A year and change ago, I reviewed Miles for Mary, a needlepoint-meticulous study of miscommunication by the collaborative theater company the Mad Ones, and I left feeling impressed but a little underfed. The Mad Ones, who’ve got four artistic directors and an associate director, surely know of what they speak as they craft their detailed, cringy-funny anti-dramas about group dynamics, human ego and awkwardness, and the mundane, harrowing travails of consensus by committee — and yet for me, Miles ultimately felt like an exercise in a certain kind of virtuosity, rich in the means department and thinner when it came to the ends. The company’s latest project, Mrs. Murray’s Menagerie (they seem to have a thing for the letter M), makes a deeper impact with a lighter touch. It’s delicate and refreshingly anticlimactic, very funny but joke-free, a seemingly unassuming but pointed example of the kind of painstaking group character study that the company has marked as its turf.
Four-fifths of the Mad Ones’ leadership team takes the stage in Mrs. Murray, while the show’s director, Lila Neugebauer, guides from the outside with her characteristic understatement and precision. It’s the 1970s, and the fictional children’s TV program that lends its name to the play has arranged a focus group for the parents whose kids make up its target demographic. Bewigged with perms and bangs (by Alfreda “Fre” Howard) and surrounded by analog technology, coffee, and donuts, the actors gather around a table — a group of hesitant, well-meaning strangers who’ve been offered a few dollars for their opinions. All of the show’s eight performers are credited as its co-creators, and one of the chief delights of the Mad Ones’ work lies in watching a group of empowered actors. These are performers with agency and with secrets. What did Jim (Marc Bovino) — the quiet, put-upon assistant to Dale (Brad Heberlee), the focus group’s upbeat, conflict-averse coordinator — do to his arm, which hangs useless in a sling and makes it hilariously difficult for him to keep up as Dale spouts endless adjectives for him to write on the chalkboard? What’s up between Ernest (Phillip James Brannon) and his wife? (“Sometimes I think I married the wrong sister,” he jokes flatly. No one comments.) What’s haunting the tense, opinionated but easily cowed Gloria (Stephanie Wright Thompson)?
It’s the unanswered questions and implications, the mountain of what goes unsaid, that give dimension to Mrs. Murray’s premise. These people are here to do a simple job — answer some questions about their kids’ favorite television show — and technically, that’s all that happens. But every actor is sitting on top of a deep well of character work, and every sideways glance, every evasion, every poorly disguised bout of frustration, indignation, judgment, or self-consciousness is a bucket drawn up from that well. Ernest and Gloria — along with the glib, self-satisfied Roger (Joe Curnutte) and the prim, pampering June (Carmen M. Herlihy), the elegant, officious Celeste (January LaVoy) and the blunt, close-mouthed Wayne (Michael Dalto) — are only talking about a kindly imaginary woman and her family of puppets — but under the surface, aspersions are cast, offense is taken, prejudices and privilege reveal themselves, and alliances form and dissolve.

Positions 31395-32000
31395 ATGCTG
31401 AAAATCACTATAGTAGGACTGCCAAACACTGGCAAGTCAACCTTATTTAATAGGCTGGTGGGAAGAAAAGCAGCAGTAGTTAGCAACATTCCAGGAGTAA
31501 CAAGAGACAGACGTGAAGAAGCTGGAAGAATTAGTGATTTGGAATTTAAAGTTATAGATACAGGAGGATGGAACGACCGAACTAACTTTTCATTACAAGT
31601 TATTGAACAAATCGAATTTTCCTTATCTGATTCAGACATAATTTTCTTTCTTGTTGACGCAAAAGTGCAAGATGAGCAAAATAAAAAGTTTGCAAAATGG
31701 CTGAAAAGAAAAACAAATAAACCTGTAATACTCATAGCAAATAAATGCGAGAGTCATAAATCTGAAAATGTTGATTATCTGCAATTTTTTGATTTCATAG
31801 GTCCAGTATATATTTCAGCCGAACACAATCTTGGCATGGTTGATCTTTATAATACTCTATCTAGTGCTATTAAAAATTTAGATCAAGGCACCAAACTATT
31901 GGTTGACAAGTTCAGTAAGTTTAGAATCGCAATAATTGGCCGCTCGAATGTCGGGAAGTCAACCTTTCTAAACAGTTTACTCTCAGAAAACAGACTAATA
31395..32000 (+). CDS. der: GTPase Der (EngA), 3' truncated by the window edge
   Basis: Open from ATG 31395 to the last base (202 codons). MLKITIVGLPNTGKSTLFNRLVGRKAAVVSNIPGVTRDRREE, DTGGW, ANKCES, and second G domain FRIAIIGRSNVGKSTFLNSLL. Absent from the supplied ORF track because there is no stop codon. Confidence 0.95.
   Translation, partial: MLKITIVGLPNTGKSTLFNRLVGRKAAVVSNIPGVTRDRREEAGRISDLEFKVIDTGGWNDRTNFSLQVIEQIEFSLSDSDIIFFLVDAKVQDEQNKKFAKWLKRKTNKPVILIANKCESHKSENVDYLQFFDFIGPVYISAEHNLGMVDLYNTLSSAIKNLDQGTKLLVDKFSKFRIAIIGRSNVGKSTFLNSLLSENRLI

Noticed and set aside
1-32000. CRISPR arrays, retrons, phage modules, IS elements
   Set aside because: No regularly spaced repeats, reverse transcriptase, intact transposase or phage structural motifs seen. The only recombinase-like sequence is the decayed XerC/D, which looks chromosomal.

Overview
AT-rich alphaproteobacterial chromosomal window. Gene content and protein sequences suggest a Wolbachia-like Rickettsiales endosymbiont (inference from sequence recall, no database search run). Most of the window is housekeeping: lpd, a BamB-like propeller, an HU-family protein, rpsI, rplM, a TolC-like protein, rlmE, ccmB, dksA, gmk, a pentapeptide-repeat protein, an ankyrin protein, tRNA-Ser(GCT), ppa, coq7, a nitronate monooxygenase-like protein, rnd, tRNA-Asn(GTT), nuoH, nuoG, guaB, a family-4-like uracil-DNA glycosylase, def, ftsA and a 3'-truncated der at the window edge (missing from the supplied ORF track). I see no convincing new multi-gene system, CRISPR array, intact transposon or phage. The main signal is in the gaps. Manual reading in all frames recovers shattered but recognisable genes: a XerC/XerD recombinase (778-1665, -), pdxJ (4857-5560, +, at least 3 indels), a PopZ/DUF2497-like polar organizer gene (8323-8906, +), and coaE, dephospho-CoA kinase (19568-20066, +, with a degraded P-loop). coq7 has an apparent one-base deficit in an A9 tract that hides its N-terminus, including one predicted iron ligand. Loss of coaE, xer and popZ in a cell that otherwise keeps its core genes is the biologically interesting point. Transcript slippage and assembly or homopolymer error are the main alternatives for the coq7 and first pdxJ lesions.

Miles for Mary took place in the late 1980s, and Mrs. Murray winds the clock back one more decade. The Mad Ones are committed to examining “American nostalgia,” but it strikes me that their interest in our predigital past is also an interest in poking at a time when we hadn’t yet defined the vocabulary for certain insidious strains of political and personal discomfort. “Privilege”, “problematic”, “microagression”, “mansplaining” — the characters of Mrs. Murray, who are taking puppets very personally, don’t have this language, and that’s a good thing. Ours is an age of charged shorthand, of quickfire terms that immediately open up a world of hurt and often preclude nuanced analysis. When Curnutte’s complacent, fragile Roger — offended by Gloria and brooding ostentatiously — threatens to scuttle the group’s goodwill, or when he laughingly, condescendingly touches Celeste’s leg, we could rush to diagnose his toxic masculinity … or, because the play itself exists in a world that predates such discourse, we could — and should — get more deliberate with our terms. Roger’s insufferable, yes, but how is he insufferable? He’s an egotist who thinks he’s a rationalist, a child who thinks he’s an adult, a snob who thinks he’s an everyman. We might have any number of expeditious terms for him, but it’s his moment-by-moment specificity that makes for interesting theater.
In a recent Times profile of Taylor Mac, the self-professed maximalist asserted that onstage, “subtlety is a privilege” — and although I understand his point, I’m not sure I entirely agree. Nothing blows up in Mrs. Murray’s Menagerie. Tensions of class and race and gender bubble under the surface without boiling over, but, in the words of the Magnetic Fields’ Stephin Merritt, “You can’t use a bulldozer to study orchids.” There’s something both humane and shrewd about the Mad Ones’ project, and in Mrs. Murray, they tread lightly, but they know right where they’re going.
Mrs. Murray’s Menagerie is at Ars Nova at Greenwich House through April 27.